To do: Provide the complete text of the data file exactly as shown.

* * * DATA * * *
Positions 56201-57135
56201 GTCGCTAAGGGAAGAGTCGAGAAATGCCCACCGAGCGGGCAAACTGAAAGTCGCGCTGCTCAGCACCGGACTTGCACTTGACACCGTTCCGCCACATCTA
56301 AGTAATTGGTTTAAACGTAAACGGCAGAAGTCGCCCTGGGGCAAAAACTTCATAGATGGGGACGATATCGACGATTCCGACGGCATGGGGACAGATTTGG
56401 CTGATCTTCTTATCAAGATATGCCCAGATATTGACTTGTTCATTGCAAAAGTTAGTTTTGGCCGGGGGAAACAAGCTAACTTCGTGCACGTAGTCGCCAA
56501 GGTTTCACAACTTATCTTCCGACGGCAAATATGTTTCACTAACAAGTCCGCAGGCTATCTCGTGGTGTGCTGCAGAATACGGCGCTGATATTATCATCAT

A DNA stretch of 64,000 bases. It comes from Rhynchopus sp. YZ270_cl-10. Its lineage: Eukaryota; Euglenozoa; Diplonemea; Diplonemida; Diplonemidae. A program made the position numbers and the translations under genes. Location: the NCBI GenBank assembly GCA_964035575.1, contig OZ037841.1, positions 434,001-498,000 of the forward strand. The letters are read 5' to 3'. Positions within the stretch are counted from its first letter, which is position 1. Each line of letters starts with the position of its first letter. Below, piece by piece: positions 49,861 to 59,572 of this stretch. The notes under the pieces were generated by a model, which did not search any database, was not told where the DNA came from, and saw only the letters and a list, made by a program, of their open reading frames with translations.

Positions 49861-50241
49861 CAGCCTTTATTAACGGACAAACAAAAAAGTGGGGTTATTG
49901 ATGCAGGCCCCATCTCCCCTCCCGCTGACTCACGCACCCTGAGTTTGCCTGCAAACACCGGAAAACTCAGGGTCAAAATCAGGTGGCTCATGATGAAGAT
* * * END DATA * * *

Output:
Positions 56201-57135
56201 GTCGCTAAGGGAAGAGTCGAGAAATGCCCACCGAGCGGGCAAACTGAAAGTCGCGCTGCTCAGCACCGGACTTGCACTTGACACCGTTCCGCCACATCTA
56301 AGTAATTGGTTTAAACGTAAACGGCAGAAGTCGCCCTGGGGCAAAAACTTCATAGATGGGGACGATATCGACGATTCCGACGGCATGGGGACAGATTTGG
56401 CTGATCTTCTTATCAAGATATGCCCAGATATTGACTTGTTCATTGCAAAAGTTAGTTTTGGCCGGGGGAAACAAGCTAACTTCGTGCACGTAGTCGCCAA
56501 GGTTTCACAACTTATCTTCCGACGGCAAATATGTTTCACTAACAAGTCCGCAGGCTATCTCGTGGTGTGCTGCAGAATACGGCGCTGATATTATCATCAT

A DNA stretch of 64,000 bases. It comes from Rhynchopus sp. YZ270_cl-10. Its lineage: Eukaryota; Euglenozoa; Diplonemea; Diplonemida; Diplonemidae. A program made the position numbers and the translations under genes. Location: the NCBI GenBank assembly GCA_964035575.1, contig OZ037841.1, positions 434,001-498,000 of the forward strand. The letters are read 5' to 3'. Positions within the stretch are counted from its first letter, which is position 1. Each line of letters starts with the position of its first letter. Below, piece by piece: positions 49,861 to 59,572 of this stretch. The notes under the pieces were generated by a model, which did not search any database, was not told where the DNA came from, and saw only the letters and a list, made by a program, of their open reading frames with translations.

Positions 49861-50241
49861 CAGCCTTTATTAACGGACAAACAAAAAAGTGGGGTTATTG
49901 ATGCAGGCCCCATCTCCCCTCCCGCTGACTCACGCACCCTGAGTTTGCCTGCAAACACCGGAAAACTCAGGGTCAAAATCAGGTGGCTCATGATGAAGAT